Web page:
The importance of reflection and editing your work

Recently my friends at Fujifilm Canada asked me to put together a collection of images for a small gallery showing.  It was an honour to be asked of course, but it also served as an opportunity to review my work… something that all artists should do from time to time.

Reviewing your work with a critical eye is an important part of growing as an artist.  It is how we see where we are succeeding, learn where we are not, see if we are repeating ourselves in our work and determine if there are gaps that need filled or new skills that need to be learned.  This process is made even more powerful when a third party, somebody who we respect, can look at our work with complete objectivity and provide us with honest feedback and recommendations.

One of the dilemmas for me when assembling a body of work for a gallery showing is the diversity of my photography (as seen above).  While street photography and travel photography make up a large part of my work, I also spend time photographing portraits, weddings and landscapes & cityscapes.  It is relatively easy to put together a gallery when you are asked to show a specific aspect of your work; but, when the request isn’t focused, there is often an urge to show all of your favourite images.  This can result in a gallery that lacks cohesion (something that is very important when showing a series of images together in print).

The following contact sheet shows some of my best images that have been made over the years.  Individually, I love all of them.  There is a lot of visual dissonance, however, when viewing them together as a body of work.

A better approach might be to consider the following questions when putting a series together for a showing:

  1. What is the purpose of this gallery?
  2. Is there anything specific that is trying to be said, or is there a story to be told, with these photos?  Or, are the photographs being featured purely as art?
  3. Do I want the viewer to feel anything specific when they look at the photographs, or should it be left to interpretation?

After some thought, review and discussion with the curator of the gallery, we decided to focus only on my street photography and not my travel, wedding or portrait photography.  While this decision meant that I would not be showing some of my favourite images, it also meant that I could quickly shift my attention to a much smaller number of photos.  These photos would be featured as artwork, rather than a series of related storytelling images, therefore I could focus on selecting my favourite street images with an eye for ones that would compliment each other when displayed side by side on the wall.

The next step was to create a “fat edit” that included my final candidates for this small street photography gallery.  This edit can be viewed in the contact sheet below:

While viewing these images as thumbnails like this, the next decision that I had to make became clear to me:  Do I go all black and white for cohesion, or show a mix of black and white with colour images?  Looking at the fat edit of 20 images, there were 14 black and white and 6 colour.  My immediate concern about the final 10 images was:  what if I end up with a gallery that is lop sided toward black and white?  Ultimately, after seeing how the curator intended to print, frame and hang these images, I was comfortable including a mix of black and white with colour images.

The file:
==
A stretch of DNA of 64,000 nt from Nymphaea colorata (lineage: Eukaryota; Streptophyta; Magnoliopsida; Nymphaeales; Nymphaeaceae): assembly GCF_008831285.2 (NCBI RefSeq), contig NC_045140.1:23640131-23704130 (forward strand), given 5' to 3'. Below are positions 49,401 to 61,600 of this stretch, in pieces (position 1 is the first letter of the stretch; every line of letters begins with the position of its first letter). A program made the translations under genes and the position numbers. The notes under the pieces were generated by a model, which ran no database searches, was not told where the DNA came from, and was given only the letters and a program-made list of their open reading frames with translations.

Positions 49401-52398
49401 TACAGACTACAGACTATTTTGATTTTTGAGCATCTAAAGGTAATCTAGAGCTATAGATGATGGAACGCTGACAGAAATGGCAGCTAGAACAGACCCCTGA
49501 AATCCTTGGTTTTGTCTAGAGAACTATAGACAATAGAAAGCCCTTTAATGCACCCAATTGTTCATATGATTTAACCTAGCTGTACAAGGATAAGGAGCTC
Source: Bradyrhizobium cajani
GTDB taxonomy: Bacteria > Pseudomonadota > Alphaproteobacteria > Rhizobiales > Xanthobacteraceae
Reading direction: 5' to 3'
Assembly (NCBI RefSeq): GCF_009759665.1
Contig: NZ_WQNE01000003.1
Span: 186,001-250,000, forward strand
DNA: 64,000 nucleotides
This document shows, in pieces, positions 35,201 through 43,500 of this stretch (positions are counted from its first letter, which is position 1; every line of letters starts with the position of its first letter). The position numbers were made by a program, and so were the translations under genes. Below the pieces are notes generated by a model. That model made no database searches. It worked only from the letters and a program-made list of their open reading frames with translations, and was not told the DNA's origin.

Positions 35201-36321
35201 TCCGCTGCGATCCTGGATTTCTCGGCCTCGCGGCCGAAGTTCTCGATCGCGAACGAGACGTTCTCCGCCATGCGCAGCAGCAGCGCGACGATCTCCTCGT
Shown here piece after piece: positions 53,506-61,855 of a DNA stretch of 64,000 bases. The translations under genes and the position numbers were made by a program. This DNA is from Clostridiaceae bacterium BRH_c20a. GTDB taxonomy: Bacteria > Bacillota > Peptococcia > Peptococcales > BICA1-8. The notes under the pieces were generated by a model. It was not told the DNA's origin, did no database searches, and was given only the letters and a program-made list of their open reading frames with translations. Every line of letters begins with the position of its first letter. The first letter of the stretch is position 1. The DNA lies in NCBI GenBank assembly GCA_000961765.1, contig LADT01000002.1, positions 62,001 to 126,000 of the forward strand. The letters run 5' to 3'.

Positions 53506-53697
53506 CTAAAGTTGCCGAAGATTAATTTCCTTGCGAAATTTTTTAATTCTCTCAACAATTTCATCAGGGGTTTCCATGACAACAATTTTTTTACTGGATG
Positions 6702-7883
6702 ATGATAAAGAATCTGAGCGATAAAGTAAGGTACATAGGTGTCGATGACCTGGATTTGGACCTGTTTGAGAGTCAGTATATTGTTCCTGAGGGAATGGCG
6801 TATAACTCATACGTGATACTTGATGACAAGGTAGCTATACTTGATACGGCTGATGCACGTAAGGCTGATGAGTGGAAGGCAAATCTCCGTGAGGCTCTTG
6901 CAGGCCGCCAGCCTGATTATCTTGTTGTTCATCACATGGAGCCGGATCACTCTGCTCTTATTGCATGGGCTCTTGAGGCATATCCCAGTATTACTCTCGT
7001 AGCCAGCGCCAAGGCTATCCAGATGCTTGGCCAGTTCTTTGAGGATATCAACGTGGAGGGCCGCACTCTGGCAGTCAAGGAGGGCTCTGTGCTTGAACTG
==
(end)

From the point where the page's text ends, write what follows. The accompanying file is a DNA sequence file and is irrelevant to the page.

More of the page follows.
After some thought and discussions with trusted friends (again, reach out to those who will give you honest feedback), the final selections were:

During this process, which was as much about reflecting on my work as it was preparing for the gallery showing, the following thoughts occurred to me:

  1. I love the direction my work is heading in with regard to the use of light and shadow.  I will continue to focus on this aspect of my photography.
  2. Every one of my final selections was taken candidly.  I have hundreds, if not thousands, of street portraits where I interacted with my subjects but not one of them made it into the final selections.  I need to think more about if this just confirms my love of candid photography, or if I should place more focus on my portraiture in the future and develop that aspect of my work further.
  3. I tend to shoot very close when working on the street, filling the frame with my subject.  I do love, however, the images I’ve taken where the environment dwarfs the subject.  I have made a mental note to create and include more of these compositions in my work moving forward.

During this process I also deleted almost 400 photos from my library.  I think it is important to only keep and show your best work, but I also recognize that our definition of “best” changes over time.  I usually go through a cycle where I love a photo when I first take and process it, only to not like it anywhere near as much when I look back at it 3 or 6 or 12 months later.  I think this sometimes happens because I loved the experience of taking the photo more than the photo itself, or because I have simply grown as an artist and my expectations have changed.  Either way, I find whenever I spend time reviewing my work like this I always end up deleting photos from my library in addition to having new thoughts for what I want to shoot in the future.